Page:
How does Nginx look-up cached resource?
Maxim Dounin
mdounin at mdounin.ru
Sun Sep 6 00:08:03 UTC 2015
Hello!
On Fri, Sep 04, 2015 at 11:00:58PM +0200, Sergey Brester wrote:
> On 04.09.2015 21:43, Maxim Dounin wrote:
>
> >No one yet happened. And likely won't ever happen, as md5 is a
> >good hash function 128 bits wide, and it took many years to find
> >even a single collision of md5.
>
> You confuse good for "collision-search algorithms" with a good in the sense
> of the "probability the collision can occur". A estimation of collision in
> sence of "collision-search algorithm" and co. implies the hashed string is
> unknown and for example it estimates attacks to find that (like brute,
> chosen-prefix etc).
>
> I'm talking about the probability of incidence the same hash for two
> different cache keys.
> In addition, because of so-called birthday problem
> (https://en.wikipedia.org/wiki/Birthday_problem) we can increase this
> probability with at least comparable 64 bit for real random data (different
> length).
Well, not, I don't confuse anything. For sure, brute force attack
on a 128 bit hash requires approximately 2^64 attempts.
That is, a single nginx instance with 2^64 cached resources will
likely show up a collision. But that's not a number of resources
you'll be able to store on a single node - in particular, because
64-bit address space wouldn't be enough to address that many
cached items.
To obtain a collision of a 128-bit hash with at least 1%
probability, you'll need more than 10^18 resources cached on a
single node, which is not even close to a something possible as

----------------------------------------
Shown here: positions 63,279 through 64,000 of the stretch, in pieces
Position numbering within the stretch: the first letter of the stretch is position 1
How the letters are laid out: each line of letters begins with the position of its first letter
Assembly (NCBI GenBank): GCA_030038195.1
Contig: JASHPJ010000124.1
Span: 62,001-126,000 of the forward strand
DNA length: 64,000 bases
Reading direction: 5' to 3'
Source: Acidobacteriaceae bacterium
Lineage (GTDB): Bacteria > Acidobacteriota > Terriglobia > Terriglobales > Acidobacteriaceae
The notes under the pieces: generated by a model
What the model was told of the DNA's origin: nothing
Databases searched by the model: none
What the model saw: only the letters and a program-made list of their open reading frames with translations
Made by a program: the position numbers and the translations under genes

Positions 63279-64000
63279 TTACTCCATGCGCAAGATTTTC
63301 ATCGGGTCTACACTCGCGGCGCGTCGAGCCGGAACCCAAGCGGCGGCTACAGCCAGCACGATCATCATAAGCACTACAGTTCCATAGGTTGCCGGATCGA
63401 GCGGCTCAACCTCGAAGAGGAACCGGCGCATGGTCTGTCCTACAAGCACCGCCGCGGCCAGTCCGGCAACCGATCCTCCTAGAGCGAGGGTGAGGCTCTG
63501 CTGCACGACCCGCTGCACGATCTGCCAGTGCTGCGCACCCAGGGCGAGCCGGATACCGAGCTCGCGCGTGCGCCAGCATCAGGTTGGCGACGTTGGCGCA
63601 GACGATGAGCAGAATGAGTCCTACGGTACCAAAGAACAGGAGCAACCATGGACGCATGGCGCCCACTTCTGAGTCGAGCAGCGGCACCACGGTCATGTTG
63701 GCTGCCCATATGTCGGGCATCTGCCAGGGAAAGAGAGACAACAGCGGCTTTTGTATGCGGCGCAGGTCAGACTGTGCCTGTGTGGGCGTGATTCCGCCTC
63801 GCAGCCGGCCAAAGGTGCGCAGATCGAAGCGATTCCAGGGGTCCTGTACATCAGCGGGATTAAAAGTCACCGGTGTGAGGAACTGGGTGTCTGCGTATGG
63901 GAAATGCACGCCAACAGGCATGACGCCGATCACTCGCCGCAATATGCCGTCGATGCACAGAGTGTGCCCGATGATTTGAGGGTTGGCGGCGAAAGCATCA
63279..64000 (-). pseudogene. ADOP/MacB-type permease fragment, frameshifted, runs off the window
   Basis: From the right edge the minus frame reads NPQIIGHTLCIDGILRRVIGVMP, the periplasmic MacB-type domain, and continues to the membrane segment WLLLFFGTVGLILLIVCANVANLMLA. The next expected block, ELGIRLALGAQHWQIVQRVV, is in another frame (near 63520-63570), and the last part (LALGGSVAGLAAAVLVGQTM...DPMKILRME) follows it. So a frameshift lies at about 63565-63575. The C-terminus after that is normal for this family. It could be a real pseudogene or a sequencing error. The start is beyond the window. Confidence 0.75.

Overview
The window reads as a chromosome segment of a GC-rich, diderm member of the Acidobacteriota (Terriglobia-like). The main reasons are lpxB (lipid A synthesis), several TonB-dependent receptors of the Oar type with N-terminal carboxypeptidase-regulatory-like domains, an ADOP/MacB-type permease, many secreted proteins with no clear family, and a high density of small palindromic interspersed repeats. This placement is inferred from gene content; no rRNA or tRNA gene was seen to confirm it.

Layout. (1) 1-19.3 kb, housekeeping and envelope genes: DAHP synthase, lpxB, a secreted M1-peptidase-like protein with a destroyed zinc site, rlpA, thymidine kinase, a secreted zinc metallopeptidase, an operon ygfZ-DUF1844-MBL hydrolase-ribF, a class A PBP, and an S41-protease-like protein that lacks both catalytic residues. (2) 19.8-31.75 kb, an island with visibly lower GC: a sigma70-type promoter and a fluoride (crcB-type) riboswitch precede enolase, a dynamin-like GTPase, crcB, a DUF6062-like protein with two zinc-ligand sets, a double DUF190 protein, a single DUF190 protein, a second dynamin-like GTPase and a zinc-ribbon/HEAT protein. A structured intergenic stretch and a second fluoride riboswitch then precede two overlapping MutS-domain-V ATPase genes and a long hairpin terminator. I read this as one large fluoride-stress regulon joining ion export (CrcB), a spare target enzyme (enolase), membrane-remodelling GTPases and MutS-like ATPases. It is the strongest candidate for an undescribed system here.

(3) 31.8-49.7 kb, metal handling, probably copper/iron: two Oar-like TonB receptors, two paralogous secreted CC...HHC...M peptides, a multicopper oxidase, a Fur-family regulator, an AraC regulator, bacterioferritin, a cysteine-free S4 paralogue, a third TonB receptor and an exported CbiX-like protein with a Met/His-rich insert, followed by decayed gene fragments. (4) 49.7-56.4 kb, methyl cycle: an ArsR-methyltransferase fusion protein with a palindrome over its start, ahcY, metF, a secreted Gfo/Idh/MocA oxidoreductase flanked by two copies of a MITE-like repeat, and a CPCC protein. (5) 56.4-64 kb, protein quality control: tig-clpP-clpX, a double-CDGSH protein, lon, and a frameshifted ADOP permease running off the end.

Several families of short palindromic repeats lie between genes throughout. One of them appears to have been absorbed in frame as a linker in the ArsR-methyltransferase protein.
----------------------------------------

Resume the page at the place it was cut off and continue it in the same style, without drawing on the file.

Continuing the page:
well.
Assuming 1 billion of keys (which is way more than a single nginx
node can handle now, and will require about 125G of memory for a
cache keys zone), probability of a collision is less than 10^(-20).
Quoting https://en.wikipedia.org/wiki/Birthday_attack:
: For comparison, 10^(−18) to 10^(−15) is the uncorrectable bit
: error rate of a typical hard disk.
That is, you are trying to fight a problem which is less probable
than the chance that you'll get wrong data from your hard disk.
> Don't forget our keys, that will be hashed, are not really any "random" data
> - most of the time it contains only specified characters and/or has
> specified length.
>
> So the probability that the collision will occur is still significant larger
> (a billion billion times larger).
This is not true as long as you are using a good enough hash
function. See https://en.wikipedia.org/wiki/Hash_function#Uniformity
for details.
> >And even if it'll happen, we have
> >crc32 check in place to protect us.
>
> Very funny... You make such conclusions based on what?
> So last but not least, if you still haven't seen the collision in sence of
> md5 "protected" crc32, how can you be sure, that this is still not occurred?
>
> For example, how large you will estimate the probability that the collision
> will occur, if my keys will contain only exact 32 characters in range
> [0-9A-Za-z]? And it frequency? Just approximately dimension...
See above for detailed numbers.
--
Maxim Dounin
http://nginx.org/
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